The Weakest Link

It’s easy to see what kind of messages a clerk in a retail store is sending. For example, I like fountain pens. There are a couple of great stores right here in New York. When I’m in the neighborhood and have a few extra minutes, I’ll stop in and browse.

In one of these stores, one or two clerks stand almost motionless behind the counter. Typically, they’ll cross their arms and when I venture close (and stare at them long enough), one will say, “Can I help you?” But the tone (and the body language) is saying, “Don’t bother me. I get paid by the hour and could care less.”

Often, the people in an organization who come in contact the most with customers are the lowest paid. They’re not motivated. While they are trained as to what to say (as in reading a script), they are not trained to say it with a smile.

Many years ago, I recommended to a client that he call into his company through the main switchboard (rather than calling his assistants on their direct numbers). The very next day, heads rolled… and a very new approach was initiated. People at the switchboard were trained, given more frequent breaks, taught to smile when they spoke, and allowed to let their “bubbly” personality come through and engage callers. Everything about the way they answered said, “I’m glad you called.”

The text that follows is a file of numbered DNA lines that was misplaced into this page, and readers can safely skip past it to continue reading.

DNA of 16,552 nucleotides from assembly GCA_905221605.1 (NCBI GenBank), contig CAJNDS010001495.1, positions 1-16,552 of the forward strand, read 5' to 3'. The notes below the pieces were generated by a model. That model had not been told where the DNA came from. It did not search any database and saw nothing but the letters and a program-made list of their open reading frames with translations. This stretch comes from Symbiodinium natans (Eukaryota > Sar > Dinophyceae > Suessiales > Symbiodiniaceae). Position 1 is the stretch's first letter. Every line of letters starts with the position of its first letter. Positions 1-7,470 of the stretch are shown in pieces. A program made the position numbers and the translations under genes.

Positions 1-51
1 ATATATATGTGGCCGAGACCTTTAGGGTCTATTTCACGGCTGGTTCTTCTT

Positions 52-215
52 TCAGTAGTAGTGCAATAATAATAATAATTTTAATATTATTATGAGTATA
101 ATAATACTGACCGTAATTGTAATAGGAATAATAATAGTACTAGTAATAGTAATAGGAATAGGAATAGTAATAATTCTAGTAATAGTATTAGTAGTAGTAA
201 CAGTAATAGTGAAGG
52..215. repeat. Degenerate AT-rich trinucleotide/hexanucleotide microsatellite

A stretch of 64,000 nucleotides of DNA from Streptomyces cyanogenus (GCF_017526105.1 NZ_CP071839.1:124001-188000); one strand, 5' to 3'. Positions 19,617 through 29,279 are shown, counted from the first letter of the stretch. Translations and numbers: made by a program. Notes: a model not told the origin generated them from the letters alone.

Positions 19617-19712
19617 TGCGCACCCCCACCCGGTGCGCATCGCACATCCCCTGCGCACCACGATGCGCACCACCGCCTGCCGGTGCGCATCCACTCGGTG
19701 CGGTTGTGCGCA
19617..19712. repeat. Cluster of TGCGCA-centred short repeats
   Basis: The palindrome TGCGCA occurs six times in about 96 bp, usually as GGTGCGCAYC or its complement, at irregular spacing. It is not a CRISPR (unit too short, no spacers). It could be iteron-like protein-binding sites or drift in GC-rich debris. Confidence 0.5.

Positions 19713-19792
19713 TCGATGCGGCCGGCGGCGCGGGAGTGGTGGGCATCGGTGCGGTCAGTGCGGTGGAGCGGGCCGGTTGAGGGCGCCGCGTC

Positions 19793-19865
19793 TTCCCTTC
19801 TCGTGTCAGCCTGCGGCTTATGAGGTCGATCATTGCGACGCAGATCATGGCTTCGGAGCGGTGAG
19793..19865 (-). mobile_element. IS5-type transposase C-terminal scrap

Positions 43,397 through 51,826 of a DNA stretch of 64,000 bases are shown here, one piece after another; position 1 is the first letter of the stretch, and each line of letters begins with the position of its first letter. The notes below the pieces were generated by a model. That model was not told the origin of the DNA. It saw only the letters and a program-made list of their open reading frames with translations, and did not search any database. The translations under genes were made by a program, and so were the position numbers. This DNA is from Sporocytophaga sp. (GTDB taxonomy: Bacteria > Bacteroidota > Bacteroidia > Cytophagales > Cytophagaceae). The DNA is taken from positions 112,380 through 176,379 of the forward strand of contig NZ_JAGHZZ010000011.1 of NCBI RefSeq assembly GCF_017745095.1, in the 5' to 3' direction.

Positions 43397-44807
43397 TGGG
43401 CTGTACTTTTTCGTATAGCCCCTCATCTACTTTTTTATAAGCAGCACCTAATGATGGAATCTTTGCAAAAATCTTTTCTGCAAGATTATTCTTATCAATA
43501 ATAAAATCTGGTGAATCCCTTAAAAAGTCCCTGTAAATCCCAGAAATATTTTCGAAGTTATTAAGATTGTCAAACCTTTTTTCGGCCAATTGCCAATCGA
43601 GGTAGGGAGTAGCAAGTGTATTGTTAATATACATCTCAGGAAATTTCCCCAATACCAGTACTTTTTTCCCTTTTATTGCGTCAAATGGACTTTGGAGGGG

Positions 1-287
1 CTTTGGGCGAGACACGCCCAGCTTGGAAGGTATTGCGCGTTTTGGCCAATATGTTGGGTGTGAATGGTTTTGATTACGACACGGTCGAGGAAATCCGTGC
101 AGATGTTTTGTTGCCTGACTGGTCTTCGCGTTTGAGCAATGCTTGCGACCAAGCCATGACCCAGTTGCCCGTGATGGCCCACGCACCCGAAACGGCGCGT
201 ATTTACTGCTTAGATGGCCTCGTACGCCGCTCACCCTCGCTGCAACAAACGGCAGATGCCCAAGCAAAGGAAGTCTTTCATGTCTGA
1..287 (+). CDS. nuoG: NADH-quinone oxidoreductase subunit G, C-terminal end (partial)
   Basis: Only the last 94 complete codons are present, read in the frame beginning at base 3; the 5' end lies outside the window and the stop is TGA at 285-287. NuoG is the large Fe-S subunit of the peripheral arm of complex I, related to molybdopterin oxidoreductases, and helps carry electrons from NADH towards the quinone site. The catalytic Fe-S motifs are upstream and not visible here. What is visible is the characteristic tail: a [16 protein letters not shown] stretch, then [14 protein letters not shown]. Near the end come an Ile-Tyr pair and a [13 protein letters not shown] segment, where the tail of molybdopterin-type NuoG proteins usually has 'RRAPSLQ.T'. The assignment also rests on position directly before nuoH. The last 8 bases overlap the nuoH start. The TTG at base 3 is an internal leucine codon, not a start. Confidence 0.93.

I didn’t attempt to try to correlate improved sales with happy switchboard people, but I knew for sure that my client was no longer turning off prospects and customers because the people at the switchboard sounded like they didn’t care.

In the weeks and months that followed, heads of various departments were hearing positive comments… and that news made it all the way to the boss’ office… and to me.

The weakest links in any organization are the first line responders who answer the phone or sit by the front door and there’s an easy fix for turning it around. Train them to be gracious hosts and hostesses.

 

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